Sunday, 6 January 2019

Mike Shanahan is reaching for heaven

Happy new year everyone! Where is my 2018 in review, you ask? I've moved swiftly on. A, because I couldn't pick my favourite book and B, because I've only actually launched the blog in July 2018, so is it really fair? No, you see.

I kicked the year off on a high though with Ladders to Heaven by Mike Shanahan. Not only is this the first Unbound book that I've bought (I wish I'd participated in the funding!) but it's also one that I've been eyeing up for a while.

Ladders to Heaven is, as you see on the cover, The Secret History of Fig Trees. It might as well be the history of secret(ive) trees, on the other hand, because who would have thought that fig trees are this fascinating? The book covers everything from myths and legends mentioning them, through famous biologists who have uncovered hundreds of different species (and how they did it), to how fig trees helped re-populate islands and territories affected by volcanic eruption. Amazing stuff.

What did I like about it?

I am a sucker for books on random topics, and Mike Shanahan has written a fascinating, in-depth and comprehensive account of these amazing creatures that I knew very little about (even though there's a fig tree growing - strong word - on my balcony!). I've learnt about how fig trees were considered flowerless - until (spoiler alert) it was discovered their flowers grew on the inside of their fruit. I've learnt about fig-wasps, these specialised little creatures who are the sole spreaders of fig pollen. I've understood why so many cultures worship these trees even today. Birds, bats, monkeys, insects and a whole range of other animals also make an appearance on the scene.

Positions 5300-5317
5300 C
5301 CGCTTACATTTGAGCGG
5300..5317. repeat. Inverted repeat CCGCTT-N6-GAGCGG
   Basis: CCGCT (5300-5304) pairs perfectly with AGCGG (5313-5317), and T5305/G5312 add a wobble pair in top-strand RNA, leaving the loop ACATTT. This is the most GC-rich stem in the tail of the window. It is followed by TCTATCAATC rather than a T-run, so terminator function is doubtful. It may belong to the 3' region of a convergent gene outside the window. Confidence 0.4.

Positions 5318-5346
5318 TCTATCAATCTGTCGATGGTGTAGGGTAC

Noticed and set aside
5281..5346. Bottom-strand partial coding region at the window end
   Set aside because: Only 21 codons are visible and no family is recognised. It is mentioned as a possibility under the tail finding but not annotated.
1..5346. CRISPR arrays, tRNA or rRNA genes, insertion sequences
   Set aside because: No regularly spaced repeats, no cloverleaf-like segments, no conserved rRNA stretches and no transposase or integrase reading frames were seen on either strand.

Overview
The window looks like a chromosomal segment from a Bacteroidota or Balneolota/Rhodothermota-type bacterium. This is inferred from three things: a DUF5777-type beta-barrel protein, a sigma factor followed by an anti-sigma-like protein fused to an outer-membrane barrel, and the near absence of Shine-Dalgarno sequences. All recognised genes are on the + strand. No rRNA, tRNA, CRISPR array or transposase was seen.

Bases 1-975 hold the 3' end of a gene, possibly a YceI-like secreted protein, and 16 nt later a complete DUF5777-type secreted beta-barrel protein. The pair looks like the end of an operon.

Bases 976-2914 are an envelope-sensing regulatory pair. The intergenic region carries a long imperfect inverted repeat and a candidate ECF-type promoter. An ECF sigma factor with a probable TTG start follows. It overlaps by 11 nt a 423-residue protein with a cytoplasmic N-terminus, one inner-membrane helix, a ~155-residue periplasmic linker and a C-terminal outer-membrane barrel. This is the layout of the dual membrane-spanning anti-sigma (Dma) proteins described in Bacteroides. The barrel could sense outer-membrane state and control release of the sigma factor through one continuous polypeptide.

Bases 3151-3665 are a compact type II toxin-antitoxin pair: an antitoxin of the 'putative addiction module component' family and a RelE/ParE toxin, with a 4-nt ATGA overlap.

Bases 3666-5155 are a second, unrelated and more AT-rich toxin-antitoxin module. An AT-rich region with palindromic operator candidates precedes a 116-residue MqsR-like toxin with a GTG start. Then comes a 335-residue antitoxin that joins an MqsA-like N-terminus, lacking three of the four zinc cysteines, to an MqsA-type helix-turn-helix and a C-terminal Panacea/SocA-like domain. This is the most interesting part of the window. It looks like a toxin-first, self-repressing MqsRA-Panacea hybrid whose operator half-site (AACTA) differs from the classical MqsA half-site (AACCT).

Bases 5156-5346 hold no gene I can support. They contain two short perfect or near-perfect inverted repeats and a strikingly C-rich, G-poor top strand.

But further to this, Shanahan - who has written for, amongst others, New Scientist, The Economist and BBC Earth - is a great nature writer. He has immense experience in travelling and observing fig trees up close and personal, and his enthusiasm can't help but rub off on the reader: "It is hard to explain, but I could feel the concentration of life around me, as if its great density there had somehow reached into me physically. What struck me was the neutrality of that force. There was no malice or love there, just existence."

Lots to be said for lovely illustrations here and there:

What was I not massively fond of?

There was quite literally only one section I cringed at a little, and only because for me, here the author entered - if only for a brief section - into dangerously soppy-land (page 28). More specifically, just this:

"The monk smiled like Mona Lisa and we decided to follow."

Other than this small, monk-related section, I think Shanahan keeps things factual, brilliantly descriptive and vivid all the way through.


A few years back, I had a little taster of the fascinating lives of fig trees in a New Yorker article by Ben Crair, and Shanahan has expanded my knowledge and interest massively. Unlike The Glorious Life of the Oak, which was short, high-level and mostly poetry, this book delivers in giving a comprehensive image on these fascinating trees.

Fig trees have helped populate desolate land and have survived volcanic eruption. They have over 700 different species and can be found all over the world. They can look like this (mind you this is one single tree):

So why the hell wouldn't you want to learn more?



  1. great review! I really enjoyed this one too! Such an interesting book!

    1. Thanks Karen! It truly is - it has really made me want to pack up and move into close proximity of fig trees...